Scientists from a wide range of disciplines gathered at the SwissTech Convention Center in Lausanne from 8 to 10 June 2016 for this year’s PASC Conference. The use of high-performance computing in their research was the common bond that brought them together.
Unlike previous editions of this event, the third PASC Conference was held not at ETH Zurich, but at EPFL in Lausanne. From 8 to 10 June, the SwissTech Convention Center played host to around 360 scientists from Europe, the USA, Canada, Japan, Russia, Saudi Arabia, South Africa and Singapore, offering plenty of space and scope for them to engage in an interdisciplinary discourse on current issues relating to scientific computing.
The three-day programme featured more than 150 talks, comprising invited plenaries, subject-specific minisymposia, contributed talks, and a track devoted to peer-reviewed papers that were published in the Digital Library of the Association for Computing Machinery (ACM). The program was supplemented by around 50 poster presentations. The support from ACM was recognition of the high quality of the technical program and the increased international outlook of the conference.
Fast-track publication via the ACM Digital Library
The key scientific domains explored this year once again included climate and weather, computer science and mathematics, engineering, life sciences, materials, physics and solid earth dynamics, while big data was featured as an emerging domain. The ability of the PASC Conference to bring together such a vast range of scientific disciplines makes it a rather unique platform, and, since the various fields involved tend to adopt different approaches to publication, a novel process was required for publishing the full papers presented at the conference. For example, while domain science communities generally publish in peer-reviewed journals, computer science publishes in peer-reviewed, highly-selective conferences, says Torsten Hoefler, co-chair of the papers committee for PASC16. “In fact, publishing in competitive conferences in computer science is often more highly regarded than journal publication, while this is the opposite in other sciences where conferences are typically non-selective and are seen mainly as networking events and not as a serious publishing venue.”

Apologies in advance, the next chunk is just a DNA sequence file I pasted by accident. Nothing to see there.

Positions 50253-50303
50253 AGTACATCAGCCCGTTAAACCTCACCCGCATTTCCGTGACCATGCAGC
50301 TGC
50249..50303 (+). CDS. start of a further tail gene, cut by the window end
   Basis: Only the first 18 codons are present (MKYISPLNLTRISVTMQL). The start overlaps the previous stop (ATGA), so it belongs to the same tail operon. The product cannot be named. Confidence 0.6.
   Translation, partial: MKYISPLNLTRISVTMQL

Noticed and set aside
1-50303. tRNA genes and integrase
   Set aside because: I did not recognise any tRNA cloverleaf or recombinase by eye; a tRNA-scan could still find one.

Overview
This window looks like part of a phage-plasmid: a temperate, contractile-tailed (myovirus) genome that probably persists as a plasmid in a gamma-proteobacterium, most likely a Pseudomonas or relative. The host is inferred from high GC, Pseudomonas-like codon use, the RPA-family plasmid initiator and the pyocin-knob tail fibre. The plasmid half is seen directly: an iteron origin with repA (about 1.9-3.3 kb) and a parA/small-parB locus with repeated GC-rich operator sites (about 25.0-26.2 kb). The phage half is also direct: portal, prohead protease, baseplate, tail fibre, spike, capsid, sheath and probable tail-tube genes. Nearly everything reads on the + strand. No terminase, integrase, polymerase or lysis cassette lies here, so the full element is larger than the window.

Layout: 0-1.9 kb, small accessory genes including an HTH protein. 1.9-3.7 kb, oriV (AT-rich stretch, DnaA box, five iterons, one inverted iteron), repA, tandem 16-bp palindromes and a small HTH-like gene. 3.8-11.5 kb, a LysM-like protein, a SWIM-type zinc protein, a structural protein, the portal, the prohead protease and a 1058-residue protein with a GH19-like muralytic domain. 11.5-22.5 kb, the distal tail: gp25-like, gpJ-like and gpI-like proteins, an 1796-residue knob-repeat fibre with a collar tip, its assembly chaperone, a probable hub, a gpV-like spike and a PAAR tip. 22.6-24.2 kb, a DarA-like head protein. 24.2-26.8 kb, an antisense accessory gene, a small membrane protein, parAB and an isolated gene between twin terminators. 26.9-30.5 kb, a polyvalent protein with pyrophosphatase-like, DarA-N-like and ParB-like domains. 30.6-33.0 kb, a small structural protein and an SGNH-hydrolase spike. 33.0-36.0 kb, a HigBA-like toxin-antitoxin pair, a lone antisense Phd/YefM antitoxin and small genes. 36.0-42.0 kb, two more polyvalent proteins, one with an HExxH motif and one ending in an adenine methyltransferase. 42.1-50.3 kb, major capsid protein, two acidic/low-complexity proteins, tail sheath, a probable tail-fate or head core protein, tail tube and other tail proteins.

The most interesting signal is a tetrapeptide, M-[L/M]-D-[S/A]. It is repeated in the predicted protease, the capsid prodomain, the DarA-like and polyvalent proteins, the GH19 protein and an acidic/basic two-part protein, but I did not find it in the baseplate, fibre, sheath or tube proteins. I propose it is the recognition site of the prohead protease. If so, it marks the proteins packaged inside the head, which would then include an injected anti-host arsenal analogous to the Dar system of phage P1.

To combine the strengths of conference and journal publication schemes, four non-standard key ideas formed the basis of the review process for PASC16. First of all, there was no pre-selected committee: the papers co-chairs, David Keyes from King Abdullah University of Science and Technology in Saudi Arabia and Torsten Hoefler from ETH Zurich, simply appointed editors for scientific areas, allowing them to select appropriate experts in the field for each submitted paper. Secondly, authors were given the opportunity to revise their manuscripts based on reviewer feedback (not usually possible in conference schemes, due to short turnaround times). Thirdly, a full double-blind reviewing approach was implemented, where neither the reviewers nor the co-chairs knew the identities of the authors. And, last but not least, there was an option available for reviewers to suggest additional experts to referee revised manuscripts in a second round of review. Ultimately, twelve of the forty paper submissions were accepted for publication. They were then grouped into three sessions for PASC16: computational mechanics, solvers, and libraries and graphs.
Supporting science through visualization
As was the case in previous years, a particular highlight of the conference was the series of invited plenary presentations. The public lecture given by Chris Johnson from the University of Utah, for example, transported the audience into the colorful world of imaging in supercomputing. As the founding director of the Scientific Computing and Imaging (SCI) Institute, Johnson is a specialist in visualization – the visual depiction of bits and bytes calculated by a supercomputer. His presentation shows once again the importance of visualizations and the impact this has on improving our understanding of simulations and which boost it can provide for science. He cited the example of a procedure carried out on Parkinson’s patients who suffer from severe shaking, whereby a probe is inserted into their brain to prevent these tremors. The process of finding the right place to insert the probe into the exposed brain for what is known as “deep brain stimulation” often takes several hours, and during this time the patient is kept awake to ensure that the right area is found. If the simulations proposed by Johnson help to significantly reduce this operating time, the inevitable conclusion drawn is that visualization – as a unique form of data analysis – could one day stand side by side with theory, experimentation and simulation as one of the key pillars of science.
The conference drew to a close with an almost palpable sense of optimism. The engaging talks and variety of discussions and debates left a positive impression on the participants, and many expressed a desire to have a larger number of invited plenary presentations at PASC17 in Lugano (26-28 June 2017). After all, with such a heterogeneous audience, plenary sessions are ideal for building bridges between the various disciplines involved and providing opportunities for dialogue on key issues.